In any election year, potential candidates are always highly scrutinized and there is always a chance the long-forgotten skeletons may pop out of the closet. That is exactly what happened on Friday, October 7th, 2016, when video footage of Donald Trump was released, causing a media uproar and widespread discussion about rape and sexual assault.
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While on set taping a piece for Access Hollywood, Trump was caught on camera talking to Billy Bush. He can be heard bragging that he spent a large amount of time trying to get a married woman to sleep with him and saying that women just let him grab them by the private parts because “when you are a star, they just let you do it.” He even noted that if he thought a woman was beautiful, he would just grab her and kiss her without waiting for permission.
Despite his public apology the next day, dozens of Republicans who previously supported him have announced a change of heart, including the speaker of the House of Representatives, Paul Ryan. Ryan immediately spoke out saying “I am sickened by what I heard today.” He’s not alone.
Although Trump and his supporters have dismissed his comments as “locker room banter”, hundreds have called this deplorable.
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Udonis Haslem of the Miami Heat is just one of dozens of pro athletes who have spoken out against the comments. “I don’t know what locker room he’s been in.” Haslem stated, “That’s not our locker room talk.” Others have pointed out, correctly, that was Trump is describing is, in fact, sexual assault.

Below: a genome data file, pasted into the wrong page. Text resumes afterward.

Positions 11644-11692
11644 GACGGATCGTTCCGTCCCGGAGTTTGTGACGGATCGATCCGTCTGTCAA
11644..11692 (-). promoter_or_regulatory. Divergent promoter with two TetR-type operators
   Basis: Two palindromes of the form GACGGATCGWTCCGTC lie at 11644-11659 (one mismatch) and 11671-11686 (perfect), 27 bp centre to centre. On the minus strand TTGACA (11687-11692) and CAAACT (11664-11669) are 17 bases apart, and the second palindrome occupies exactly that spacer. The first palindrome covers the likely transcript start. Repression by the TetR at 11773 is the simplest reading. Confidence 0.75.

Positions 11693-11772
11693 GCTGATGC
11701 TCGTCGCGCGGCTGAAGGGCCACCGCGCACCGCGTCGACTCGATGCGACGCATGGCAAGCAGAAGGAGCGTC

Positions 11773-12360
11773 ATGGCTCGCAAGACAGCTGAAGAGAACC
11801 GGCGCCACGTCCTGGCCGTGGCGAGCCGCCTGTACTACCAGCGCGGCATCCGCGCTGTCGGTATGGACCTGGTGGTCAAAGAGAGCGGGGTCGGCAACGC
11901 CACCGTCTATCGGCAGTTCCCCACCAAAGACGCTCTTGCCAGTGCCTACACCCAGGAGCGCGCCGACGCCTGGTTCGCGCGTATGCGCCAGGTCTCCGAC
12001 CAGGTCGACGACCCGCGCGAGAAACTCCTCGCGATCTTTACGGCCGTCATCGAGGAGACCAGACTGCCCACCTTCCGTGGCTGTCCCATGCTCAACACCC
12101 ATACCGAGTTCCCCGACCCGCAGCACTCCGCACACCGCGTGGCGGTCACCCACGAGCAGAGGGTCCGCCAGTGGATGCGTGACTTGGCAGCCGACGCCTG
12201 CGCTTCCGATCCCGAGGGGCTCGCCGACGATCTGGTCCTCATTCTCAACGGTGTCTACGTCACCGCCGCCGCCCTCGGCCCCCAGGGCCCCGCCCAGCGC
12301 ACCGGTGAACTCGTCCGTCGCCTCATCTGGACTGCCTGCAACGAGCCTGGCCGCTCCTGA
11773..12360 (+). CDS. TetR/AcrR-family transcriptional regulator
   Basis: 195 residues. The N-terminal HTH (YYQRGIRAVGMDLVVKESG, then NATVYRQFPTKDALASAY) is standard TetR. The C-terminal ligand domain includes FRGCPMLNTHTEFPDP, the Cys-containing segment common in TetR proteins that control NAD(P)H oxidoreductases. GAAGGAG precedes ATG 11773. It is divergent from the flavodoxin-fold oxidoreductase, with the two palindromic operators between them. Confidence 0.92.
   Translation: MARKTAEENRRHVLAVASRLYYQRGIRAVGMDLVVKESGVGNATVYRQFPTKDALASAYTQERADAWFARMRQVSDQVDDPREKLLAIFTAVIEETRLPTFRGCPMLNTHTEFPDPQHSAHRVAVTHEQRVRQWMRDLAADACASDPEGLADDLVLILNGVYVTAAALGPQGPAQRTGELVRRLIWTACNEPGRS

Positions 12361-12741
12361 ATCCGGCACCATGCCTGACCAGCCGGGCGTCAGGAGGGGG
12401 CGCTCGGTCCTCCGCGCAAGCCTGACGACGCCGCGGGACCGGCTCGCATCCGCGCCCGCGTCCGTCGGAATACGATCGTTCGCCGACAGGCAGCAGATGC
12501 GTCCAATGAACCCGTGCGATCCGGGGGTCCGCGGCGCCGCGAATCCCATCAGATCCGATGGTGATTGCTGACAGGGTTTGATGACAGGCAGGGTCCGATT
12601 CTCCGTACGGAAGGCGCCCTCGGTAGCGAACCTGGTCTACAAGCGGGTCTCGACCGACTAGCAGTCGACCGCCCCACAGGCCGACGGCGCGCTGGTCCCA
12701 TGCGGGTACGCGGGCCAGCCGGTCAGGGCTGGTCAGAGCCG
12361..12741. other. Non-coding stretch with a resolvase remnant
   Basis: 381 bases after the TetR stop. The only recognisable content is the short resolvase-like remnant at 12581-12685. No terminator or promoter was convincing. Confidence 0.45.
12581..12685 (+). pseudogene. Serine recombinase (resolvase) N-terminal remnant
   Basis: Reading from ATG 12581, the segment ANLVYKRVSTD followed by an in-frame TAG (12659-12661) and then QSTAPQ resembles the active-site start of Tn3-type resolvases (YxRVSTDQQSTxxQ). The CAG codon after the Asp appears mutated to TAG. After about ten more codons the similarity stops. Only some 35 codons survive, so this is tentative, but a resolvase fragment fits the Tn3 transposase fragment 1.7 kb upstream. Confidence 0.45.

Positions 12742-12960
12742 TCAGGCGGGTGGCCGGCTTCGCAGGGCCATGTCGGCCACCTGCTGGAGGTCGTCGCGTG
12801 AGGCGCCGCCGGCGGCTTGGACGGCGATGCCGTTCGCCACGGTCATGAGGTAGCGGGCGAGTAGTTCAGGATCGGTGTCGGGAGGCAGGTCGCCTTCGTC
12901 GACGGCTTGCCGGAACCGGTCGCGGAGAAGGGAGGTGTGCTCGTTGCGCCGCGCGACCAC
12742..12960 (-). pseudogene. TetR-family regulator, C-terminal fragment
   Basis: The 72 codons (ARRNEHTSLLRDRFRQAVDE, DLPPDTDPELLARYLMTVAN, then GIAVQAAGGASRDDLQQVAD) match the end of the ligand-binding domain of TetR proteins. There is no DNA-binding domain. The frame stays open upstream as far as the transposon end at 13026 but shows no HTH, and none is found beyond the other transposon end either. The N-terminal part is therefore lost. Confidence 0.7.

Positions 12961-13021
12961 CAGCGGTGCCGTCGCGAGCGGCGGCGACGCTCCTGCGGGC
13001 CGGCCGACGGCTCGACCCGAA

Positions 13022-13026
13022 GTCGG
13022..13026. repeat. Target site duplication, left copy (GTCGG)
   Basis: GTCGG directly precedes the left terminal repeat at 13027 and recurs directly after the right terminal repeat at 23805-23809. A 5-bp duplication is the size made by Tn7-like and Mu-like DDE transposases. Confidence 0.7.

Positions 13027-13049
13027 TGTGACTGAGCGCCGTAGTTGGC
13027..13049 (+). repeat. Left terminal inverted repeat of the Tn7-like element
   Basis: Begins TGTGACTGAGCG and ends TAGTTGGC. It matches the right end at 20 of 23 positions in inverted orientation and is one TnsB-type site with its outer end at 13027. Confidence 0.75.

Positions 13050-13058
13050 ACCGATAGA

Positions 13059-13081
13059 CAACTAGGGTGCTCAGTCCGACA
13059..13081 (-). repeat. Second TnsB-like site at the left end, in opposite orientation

Thousands of women have taken to social media, describing their experiences with sexual assault and groping by men who simply thought they had the right to touch a woman without permission. Their voices are crying out, demanding change.
This isn’t the first time that Trump’s name has been mentioned in connection with sexual assault. In 1997, a woman filed a lawsuit against him, alleging that during the course of their business together, he had repeatedly pushed her against a wall, tried to forcibly kiss her, and groped her. All of this occurred eight years before Trump described how he treats women.
During a deposition, one of Trump’s ex-wives gave a detailed report on how he raped her, and earlier this year, an anonymous 13-year-old filed a lawsuit stating that he raped her.
Rape culture refers to a society in which rape and sexual assault are normalized. This is a phrase that has been brought up time and time again as the victims describe how they were treated when they decided to report their attack.
Victim shaming, where the victim is asked questions about what they might have done differently to prevent an attack is common. This is contrary to other crimes, where the victim is typically believed, and no one questions if they did what they should have to stop the crime from being committed.
It is this very culture that has led victims in the past, both male and female, to feel like it isn’t safe to report their attack.
Thankfully, as more victims and supporters speak out, this culture is shifting in the U.S. Numerous programs exist to help survivors and more perpetrators are being held accountable for their actions.
Yes, absolutely. Victims do not need to worry that their identity will be released to the public. For example, the while the victim in the Brock Turner rape case was able to speak out and share the letter she wrote to him during the trial, she was never named. It is still possible to make your voice heard.